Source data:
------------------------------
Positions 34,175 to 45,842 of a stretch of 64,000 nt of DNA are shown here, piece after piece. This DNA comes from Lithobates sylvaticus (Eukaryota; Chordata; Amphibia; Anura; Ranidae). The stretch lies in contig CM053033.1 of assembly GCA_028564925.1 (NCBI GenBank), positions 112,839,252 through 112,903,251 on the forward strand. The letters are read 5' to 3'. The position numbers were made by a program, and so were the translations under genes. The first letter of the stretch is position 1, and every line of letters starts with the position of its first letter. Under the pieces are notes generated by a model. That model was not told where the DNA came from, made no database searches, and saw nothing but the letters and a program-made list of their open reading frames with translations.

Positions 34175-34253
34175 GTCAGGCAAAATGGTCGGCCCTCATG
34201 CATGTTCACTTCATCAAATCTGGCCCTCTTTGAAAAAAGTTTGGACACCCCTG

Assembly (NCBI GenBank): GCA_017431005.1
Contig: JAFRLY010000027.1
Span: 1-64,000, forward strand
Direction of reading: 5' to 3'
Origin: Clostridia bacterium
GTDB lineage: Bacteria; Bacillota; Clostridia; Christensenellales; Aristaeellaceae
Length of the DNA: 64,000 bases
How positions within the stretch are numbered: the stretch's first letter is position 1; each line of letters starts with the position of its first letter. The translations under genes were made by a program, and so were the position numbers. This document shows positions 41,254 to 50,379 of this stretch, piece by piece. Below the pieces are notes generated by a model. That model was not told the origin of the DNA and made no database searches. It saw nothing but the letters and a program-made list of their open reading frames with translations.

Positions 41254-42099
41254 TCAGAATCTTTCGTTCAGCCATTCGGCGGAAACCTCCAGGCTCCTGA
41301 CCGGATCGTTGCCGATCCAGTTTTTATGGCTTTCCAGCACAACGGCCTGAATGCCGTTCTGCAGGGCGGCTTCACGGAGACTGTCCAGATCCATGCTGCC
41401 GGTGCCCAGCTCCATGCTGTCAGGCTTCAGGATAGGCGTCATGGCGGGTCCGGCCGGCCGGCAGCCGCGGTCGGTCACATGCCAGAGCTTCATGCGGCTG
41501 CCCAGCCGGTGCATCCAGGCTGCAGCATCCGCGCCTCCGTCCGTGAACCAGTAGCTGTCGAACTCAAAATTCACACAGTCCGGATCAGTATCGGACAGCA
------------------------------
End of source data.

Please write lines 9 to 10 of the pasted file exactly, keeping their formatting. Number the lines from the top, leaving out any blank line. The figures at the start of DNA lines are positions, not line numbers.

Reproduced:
Origin: Clostridia bacterium
GTDB lineage: Bacteria; Bacillota; Clostridia; Christensenellales; Aristaeellaceae